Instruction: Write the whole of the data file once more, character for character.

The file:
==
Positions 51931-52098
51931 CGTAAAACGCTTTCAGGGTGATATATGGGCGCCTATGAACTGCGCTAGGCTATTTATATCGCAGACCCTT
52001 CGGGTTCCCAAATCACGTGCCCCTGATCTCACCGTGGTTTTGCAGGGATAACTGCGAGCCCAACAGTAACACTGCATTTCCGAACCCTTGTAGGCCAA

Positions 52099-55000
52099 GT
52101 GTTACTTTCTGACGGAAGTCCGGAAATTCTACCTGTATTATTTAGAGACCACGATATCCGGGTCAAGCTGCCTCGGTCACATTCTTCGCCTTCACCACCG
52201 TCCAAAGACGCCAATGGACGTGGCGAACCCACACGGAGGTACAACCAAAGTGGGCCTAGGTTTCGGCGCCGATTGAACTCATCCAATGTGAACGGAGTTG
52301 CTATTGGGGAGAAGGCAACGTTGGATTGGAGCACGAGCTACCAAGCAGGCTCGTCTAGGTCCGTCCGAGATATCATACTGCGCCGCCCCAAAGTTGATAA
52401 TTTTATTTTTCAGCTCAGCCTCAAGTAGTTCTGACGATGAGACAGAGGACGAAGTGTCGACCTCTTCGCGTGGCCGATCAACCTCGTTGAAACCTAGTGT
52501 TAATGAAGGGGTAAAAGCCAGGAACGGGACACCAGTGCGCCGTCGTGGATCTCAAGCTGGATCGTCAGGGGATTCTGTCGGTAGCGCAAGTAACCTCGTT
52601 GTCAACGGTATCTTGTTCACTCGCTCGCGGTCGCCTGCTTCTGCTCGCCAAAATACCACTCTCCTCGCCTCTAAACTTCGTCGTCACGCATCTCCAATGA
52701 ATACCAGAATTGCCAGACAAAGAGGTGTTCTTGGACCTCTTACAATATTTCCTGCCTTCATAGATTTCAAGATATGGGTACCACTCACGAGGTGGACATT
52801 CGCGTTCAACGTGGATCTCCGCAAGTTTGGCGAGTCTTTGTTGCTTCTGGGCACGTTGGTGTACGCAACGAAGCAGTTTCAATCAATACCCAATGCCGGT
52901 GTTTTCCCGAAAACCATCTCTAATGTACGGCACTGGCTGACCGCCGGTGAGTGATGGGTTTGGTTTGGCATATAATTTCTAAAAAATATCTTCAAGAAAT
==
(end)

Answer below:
Positions 51931-52098
51931 CGTAAAACGCTTTCAGGGTGATATATGGGCGCCTATGAACTGCGCTAGGCTATTTATATCGCAGACCCTT
52001 CGGGTTCCCAAATCACGTGCCCCTGATCTCACCGTGGTTTTGCAGGGATAACTGCGAGCCCAACAGTAACACTGCATTTCCGAACCCTTGTAGGCCAA

Positions 52099-55000
52099 GT
52101 GTTACTTTCTGACGGAAGTCCGGAAATTCTACCTGTATTATTTAGAGACCACGATATCCGGGTCAAGCTGCCTCGGTCACATTCTTCGCCTTCACCACCG
52201 TCCAAAGACGCCAATGGACGTGGCGAACCCACACGGAGGTACAACCAAAGTGGGCCTAGGTTTCGGCGCCGATTGAACTCATCCAATGTGAACGGAGTTG
52301 CTATTGGGGAGAAGGCAACGTTGGATTGGAGCACGAGCTACCAAGCAGGCTCGTCTAGGTCCGTCCGAGATATCATACTGCGCCGCCCCAAAGTTGATAA
52401 TTTTATTTTTCAGCTCAGCCTCAAGTAGTTCTGACGATGAGACAGAGGACGAAGTGTCGACCTCTTCGCGTGGCCGATCAACCTCGTTGAAACCTAGTGT
52501 TAATGAAGGGGTAAAAGCCAGGAACGGGACACCAGTGCGCCGTCGTGGATCTCAAGCTGGATCGTCAGGGGATTCTGTCGGTAGCGCAAGTAACCTCGTT
52601 GTCAACGGTATCTTGTTCACTCGCTCGCGGTCGCCTGCTTCTGCTCGCCAAAATACCACTCTCCTCGCCTCTAAACTTCGTCGTCACGCATCTCCAATGA
52701 ATACCAGAATTGCCAGACAAAGAGGTGTTCTTGGACCTCTTACAATATTTCCTGCCTTCATAGATTTCAAGATATGGGTACCACTCACGAGGTGGACATT
52801 CGCGTTCAACGTGGATCTCCGCAAGTTTGGCGAGTCTTTGTTGCTTCTGGGCACGTTGGTGTACGCAACGAAGCAGTTTCAATCAATACCCAATGCCGGT
52901 GTTTTCCCGAAAACCATCTCTAATGTACGGCACTGGCTGACCGCCGGTGAGTGATGGGTTTGGTTTGGCATATAATTTCTAAAAAATATCTTCAAGAAAT